Working for six months on a cardiac floor and it was my first time working in a hospital. Being a newbie hospital nurse and having a charge that refused to help and she slept most of the time. The unit was on the fourth floor and we only used the front part of that floor around 12 rooms all together. Every patient was being monitored by a remote cardiac unit they carried in their pocket. That’s when I first encountered some “bad energy.”
There was a patient, she was young maybe around 24 at the time, that was in a room at the very end of the coriander. Now we have been trained that anything could be used as a weapon and to call a code white if you felt threatened in any way. Although this patient was of small stature she was very strong. She became upset over her dinner because it wasn’t what she wanted and she had that “bad energy”. That feeling when you walk into a room and you just feel drained. Like someone hit you in the gut. I got that “bad energy” feeling anytime I walked near her.
So, I tried to fix her dinner to how she wanted it, but then she didn’t like the how the tv was positioned. I tried to fix that. Then it was her pillows. I tried to fix the pillows and went and got new pillows. Nothing that I did helped her mood it only mad her even more angry. Pretty soon I had to have another nurse speak with her. The charge nurse never got up. That made her even more angry. The “bad energy” was everywhere.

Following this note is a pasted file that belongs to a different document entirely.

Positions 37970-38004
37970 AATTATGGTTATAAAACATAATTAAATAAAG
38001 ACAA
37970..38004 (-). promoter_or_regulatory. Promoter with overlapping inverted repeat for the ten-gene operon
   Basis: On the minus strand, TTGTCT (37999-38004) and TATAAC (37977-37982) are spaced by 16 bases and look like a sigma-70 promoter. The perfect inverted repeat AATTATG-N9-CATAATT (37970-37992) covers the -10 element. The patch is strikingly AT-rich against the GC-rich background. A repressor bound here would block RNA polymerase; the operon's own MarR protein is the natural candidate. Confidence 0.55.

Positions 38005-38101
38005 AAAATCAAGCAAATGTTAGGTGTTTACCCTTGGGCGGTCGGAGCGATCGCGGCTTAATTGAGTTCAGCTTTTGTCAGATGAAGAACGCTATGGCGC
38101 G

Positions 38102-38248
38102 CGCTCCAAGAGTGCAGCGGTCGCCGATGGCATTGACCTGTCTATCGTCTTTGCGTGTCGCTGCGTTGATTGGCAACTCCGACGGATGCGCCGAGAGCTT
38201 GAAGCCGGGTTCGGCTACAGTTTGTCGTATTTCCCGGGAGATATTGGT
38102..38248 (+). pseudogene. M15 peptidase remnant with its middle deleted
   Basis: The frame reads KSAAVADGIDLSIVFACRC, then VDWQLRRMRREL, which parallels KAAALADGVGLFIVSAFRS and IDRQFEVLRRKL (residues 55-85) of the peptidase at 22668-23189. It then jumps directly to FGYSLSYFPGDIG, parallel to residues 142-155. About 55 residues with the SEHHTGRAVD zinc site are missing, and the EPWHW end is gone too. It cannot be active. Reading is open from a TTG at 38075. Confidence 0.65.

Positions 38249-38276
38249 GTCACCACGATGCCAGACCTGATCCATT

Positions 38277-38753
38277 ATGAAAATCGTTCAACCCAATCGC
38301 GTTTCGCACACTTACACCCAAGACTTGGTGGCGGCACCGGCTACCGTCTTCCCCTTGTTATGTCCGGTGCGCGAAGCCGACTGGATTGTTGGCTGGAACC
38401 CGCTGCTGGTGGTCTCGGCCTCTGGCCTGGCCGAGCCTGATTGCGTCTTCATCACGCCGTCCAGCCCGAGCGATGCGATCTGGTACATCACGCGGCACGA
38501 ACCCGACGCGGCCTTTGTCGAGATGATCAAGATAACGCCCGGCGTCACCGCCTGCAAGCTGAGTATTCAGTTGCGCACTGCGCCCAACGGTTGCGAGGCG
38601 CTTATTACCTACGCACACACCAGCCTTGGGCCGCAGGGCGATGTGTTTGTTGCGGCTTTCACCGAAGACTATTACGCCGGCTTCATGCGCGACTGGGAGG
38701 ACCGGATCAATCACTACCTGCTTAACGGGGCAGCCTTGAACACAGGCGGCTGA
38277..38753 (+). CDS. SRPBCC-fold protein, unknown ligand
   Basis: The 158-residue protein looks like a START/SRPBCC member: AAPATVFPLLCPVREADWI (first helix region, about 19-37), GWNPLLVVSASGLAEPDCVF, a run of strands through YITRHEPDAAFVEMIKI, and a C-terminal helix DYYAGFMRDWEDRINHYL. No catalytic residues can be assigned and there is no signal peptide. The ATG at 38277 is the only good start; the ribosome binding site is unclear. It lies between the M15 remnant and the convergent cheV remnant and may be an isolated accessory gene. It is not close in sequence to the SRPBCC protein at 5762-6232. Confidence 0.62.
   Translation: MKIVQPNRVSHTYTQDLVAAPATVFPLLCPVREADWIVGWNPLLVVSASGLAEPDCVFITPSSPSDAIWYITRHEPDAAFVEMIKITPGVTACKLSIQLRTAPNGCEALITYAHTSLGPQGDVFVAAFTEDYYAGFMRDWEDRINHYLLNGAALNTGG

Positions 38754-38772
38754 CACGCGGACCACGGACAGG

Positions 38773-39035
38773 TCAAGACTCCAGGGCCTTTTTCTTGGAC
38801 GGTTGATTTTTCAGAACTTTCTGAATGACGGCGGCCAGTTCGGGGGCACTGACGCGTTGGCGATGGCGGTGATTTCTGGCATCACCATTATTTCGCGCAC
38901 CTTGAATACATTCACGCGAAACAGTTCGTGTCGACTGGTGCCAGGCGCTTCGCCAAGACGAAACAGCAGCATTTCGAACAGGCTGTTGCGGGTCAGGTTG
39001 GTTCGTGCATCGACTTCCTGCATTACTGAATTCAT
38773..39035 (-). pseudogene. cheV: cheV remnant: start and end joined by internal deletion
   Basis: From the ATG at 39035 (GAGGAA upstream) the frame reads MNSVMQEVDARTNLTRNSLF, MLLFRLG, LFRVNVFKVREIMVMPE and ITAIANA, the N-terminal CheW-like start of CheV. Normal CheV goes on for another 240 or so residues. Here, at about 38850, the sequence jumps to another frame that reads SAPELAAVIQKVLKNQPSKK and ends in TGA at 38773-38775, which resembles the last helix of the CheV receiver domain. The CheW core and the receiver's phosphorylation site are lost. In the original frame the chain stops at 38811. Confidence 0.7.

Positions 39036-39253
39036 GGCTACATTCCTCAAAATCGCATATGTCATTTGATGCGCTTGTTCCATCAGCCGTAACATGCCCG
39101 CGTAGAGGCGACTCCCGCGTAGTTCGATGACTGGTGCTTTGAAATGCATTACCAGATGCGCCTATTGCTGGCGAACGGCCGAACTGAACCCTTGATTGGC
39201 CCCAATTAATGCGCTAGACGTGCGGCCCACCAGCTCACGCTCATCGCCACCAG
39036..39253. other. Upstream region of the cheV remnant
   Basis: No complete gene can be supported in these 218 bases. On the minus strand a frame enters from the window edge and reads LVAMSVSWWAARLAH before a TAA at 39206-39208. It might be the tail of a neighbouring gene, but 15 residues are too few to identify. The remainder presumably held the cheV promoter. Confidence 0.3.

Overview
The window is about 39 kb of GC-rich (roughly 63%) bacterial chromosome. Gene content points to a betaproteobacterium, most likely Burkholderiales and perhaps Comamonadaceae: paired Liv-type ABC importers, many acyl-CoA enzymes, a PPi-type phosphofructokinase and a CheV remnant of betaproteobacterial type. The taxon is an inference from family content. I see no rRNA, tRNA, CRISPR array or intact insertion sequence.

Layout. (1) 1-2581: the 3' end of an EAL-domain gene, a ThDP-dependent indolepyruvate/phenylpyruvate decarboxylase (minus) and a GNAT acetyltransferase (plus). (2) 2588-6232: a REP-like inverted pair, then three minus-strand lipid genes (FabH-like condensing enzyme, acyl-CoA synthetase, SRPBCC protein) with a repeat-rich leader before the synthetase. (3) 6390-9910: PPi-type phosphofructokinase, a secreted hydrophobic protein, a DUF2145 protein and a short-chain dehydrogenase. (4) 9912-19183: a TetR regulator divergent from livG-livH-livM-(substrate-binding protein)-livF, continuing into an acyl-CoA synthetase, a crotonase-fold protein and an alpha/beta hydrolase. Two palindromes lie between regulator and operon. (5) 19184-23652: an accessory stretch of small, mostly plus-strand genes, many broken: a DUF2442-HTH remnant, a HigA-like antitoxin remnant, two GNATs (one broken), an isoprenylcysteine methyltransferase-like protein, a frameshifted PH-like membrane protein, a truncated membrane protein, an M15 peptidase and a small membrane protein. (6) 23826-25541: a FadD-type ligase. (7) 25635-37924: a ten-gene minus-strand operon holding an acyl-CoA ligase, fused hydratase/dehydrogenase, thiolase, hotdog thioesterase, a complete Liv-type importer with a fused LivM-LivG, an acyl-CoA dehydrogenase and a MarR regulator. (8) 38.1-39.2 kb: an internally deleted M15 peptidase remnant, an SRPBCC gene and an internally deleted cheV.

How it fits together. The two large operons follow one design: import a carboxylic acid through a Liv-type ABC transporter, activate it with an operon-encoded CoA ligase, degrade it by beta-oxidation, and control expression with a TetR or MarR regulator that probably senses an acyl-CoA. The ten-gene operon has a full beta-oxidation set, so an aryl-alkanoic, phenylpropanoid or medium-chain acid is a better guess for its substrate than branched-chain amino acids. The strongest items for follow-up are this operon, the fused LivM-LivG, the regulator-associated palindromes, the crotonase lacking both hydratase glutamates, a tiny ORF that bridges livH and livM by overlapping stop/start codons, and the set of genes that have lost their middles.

Then I’m sitting at the nurse’s station and I hear a big bang! I go down the hall an start walking that way when I see some object come flying out of her door. And I walk up slowly and look around the corner of her door and had to duck, dogging another object. I look back at the nurses station and tell the secretary to call a code white. Over the intercoms I hear, “code white to room xxx. Code white to room xxx.” Not two minutes later four big guys show up. When they walk in the room all hell breaks loose.
The patient looses it. Starts throwing things, four guys are holding her and she still breaks loose and pulls her IV out. Now blood is going everywhere when the doctor shows up. Never in my career of nursing have I seen a doctor start an IV, but the four guys hold her the doctor starts it, and they transport her to our psychiatric unit downstairs. I was so impressed with this doctor. Mind you while all of this was going on my charge never got out of her seat. Not once did she get up to see what was going on.
The doctor came around the corner and said, “who is the charge nurse on this floor?” I gladly pointed in the charges direction, “ are you the charge?” She nodded, that doctor said, “do you think you could get up to help your nurses?” She said , “whatever do you mean?” The doctor said, “is that the best you can do?” She looked at me and said, “Don’t worry, I’ll be talking to the hospital administrator!” I nodded, the next week she was gone.
I was relieved to say the least. I was scared to death being a newbie and had no resource to ask if I did need help. And I think that’s what a good charge provides is a way for you to ask for guidance when you need it, if they are a good charge they guide you, inform you and lead you. So props to all those wonderful charges I have had in my years as a nurse. I wouldn’t be a good nurse without you guys. Thank you.